There has been a great deal of housing data released this past week to digest; some good news and some bad news. Since many believe that the housing sector may have already bottomed out, we are particularly focused on any new information that can either confirm or deny this claim.
The good news is that pending home sales and purchase mortgage applications were both up in their latest releases. The National Association of Realtor’s pending home sales index rose 6.7 percent in April to 90.3 compared to 84.6 in March. The April index was also 3.2 percent above the April index of 2008. The rise in April’s pending home sales further strengthens the notion that the January’s 80.4 index may be the cyclical low for this release. Pending home sales measures contracts on existing homes rather than closings so the improvement in the index portends favorably for May/June existing home sales reports. However, it is likely that a meaningful number of these pending contracts may fallout before reaching closing due to tight lender credit requirements. So we cannot get overly enthusiastic about the report.
The Mortgage Bankers Association’s purchase (mortgage) application index rose 4.3 percent to 267.7 in the week ending May 29 from a week earlier. This gain was particularly encouraging given that 30-year mortgage rates climbed 44 basis points to 5.25 percent from a week earlier. A rise in purchase applications usually translates into a rise in existing home sales. However, similar to pending home sales, a number of these applications could fall out before reaching closing due to tight credit requirements. Nevertheless, it welcomed news to observe applications to purchase homes increase in a rising mortgage rate environment.
The bad news is that reports on refinancing applications, mortgage delinquencies, foreclosures, and home values revealed disappointing developments for the housing sector. Because of rising mortgage rates, refinancing applications plummeted 24.1 percent in the latest week of the MBA’s application survey. Refinancing applications have now plunged 38.4 percent over the past two weeks, limiting needed mortgage business for lenders. It may not be overstatement to say that the 2009 refi boom is over.
According to the Mortgage Bankers Association’s mortgage delinquency report, delinquency rates and foreclosure filings continue to mount. Mortgage delinquency rates surged 124 basis points to a record high 9.12 percent of total mortgage loans in the first quarter compared to the fourth quarter of last year. Similarly, mortgages that entered foreclosure in the first quarter were up 29 basis points to 1.37 percent of total loans. And according to Realty Trac, foreclosure filings were reported on a record, 342,038 properties during April, an increase of 1 percent from the previous month and an increase of 32 percent from a year earlier. These reports were particularly disappointing and suggests that current government foreclosure mitigation programs, such as Making Home Affordable, are either slow to implement or not meaningfully effective.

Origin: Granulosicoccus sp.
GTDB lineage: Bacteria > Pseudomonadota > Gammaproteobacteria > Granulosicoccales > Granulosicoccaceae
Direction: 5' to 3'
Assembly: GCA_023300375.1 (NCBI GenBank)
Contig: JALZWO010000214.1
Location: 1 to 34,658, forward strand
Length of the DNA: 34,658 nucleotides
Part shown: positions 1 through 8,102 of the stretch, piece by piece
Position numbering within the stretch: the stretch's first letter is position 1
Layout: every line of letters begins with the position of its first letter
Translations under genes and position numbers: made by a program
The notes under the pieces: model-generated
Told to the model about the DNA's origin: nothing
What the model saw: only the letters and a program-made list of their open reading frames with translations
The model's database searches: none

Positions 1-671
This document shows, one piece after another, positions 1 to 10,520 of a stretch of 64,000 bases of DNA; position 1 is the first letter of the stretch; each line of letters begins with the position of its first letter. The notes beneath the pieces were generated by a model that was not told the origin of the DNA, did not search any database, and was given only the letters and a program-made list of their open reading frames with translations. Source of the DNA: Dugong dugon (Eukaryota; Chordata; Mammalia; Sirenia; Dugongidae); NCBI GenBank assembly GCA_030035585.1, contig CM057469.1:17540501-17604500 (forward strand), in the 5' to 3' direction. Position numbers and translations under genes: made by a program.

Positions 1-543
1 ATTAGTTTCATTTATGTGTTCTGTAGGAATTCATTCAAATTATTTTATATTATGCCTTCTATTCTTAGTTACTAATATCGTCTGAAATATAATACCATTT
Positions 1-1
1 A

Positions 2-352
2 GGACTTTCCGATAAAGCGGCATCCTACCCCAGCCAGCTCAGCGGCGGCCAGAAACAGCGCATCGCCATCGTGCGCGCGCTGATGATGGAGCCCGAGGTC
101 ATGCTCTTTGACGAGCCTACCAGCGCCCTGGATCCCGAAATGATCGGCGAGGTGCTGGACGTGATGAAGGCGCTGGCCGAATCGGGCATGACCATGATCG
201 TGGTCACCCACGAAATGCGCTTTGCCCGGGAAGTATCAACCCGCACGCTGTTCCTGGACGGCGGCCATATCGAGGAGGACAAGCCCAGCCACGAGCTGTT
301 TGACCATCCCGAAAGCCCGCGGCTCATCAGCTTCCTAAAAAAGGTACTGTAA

Finally, the markets received a spate of disappointing home price reports, all signaling continued deterioration in home values. The Case-Shiller 20 city home price index fell 18.7 percent in March compared to a year earlier. Measured from its mid-2006 peak, the index has dropped 31 percent through March of this year. The Federal Housing Finance Administration’s, FHFA, purchase-only home price index declined 7.3 percent in March compared to a year earlier. And the median price of total existing homes sold in April declined 15.4 percent from a year earlier.
On balance, recent housing data suggests that the nation’s housing sector remains in a fragile and vulnerable state. Until home prices stabilize, it is difficult to imagine a housing sector in recovery. However, there is evidence that the housing sector is scraping bottom which is a good thing. Looking forward, a severe recession, a deteriorating job situation and falling home values will likely keep the housing markets from experiencing any meaningful gains for the remainder of the year.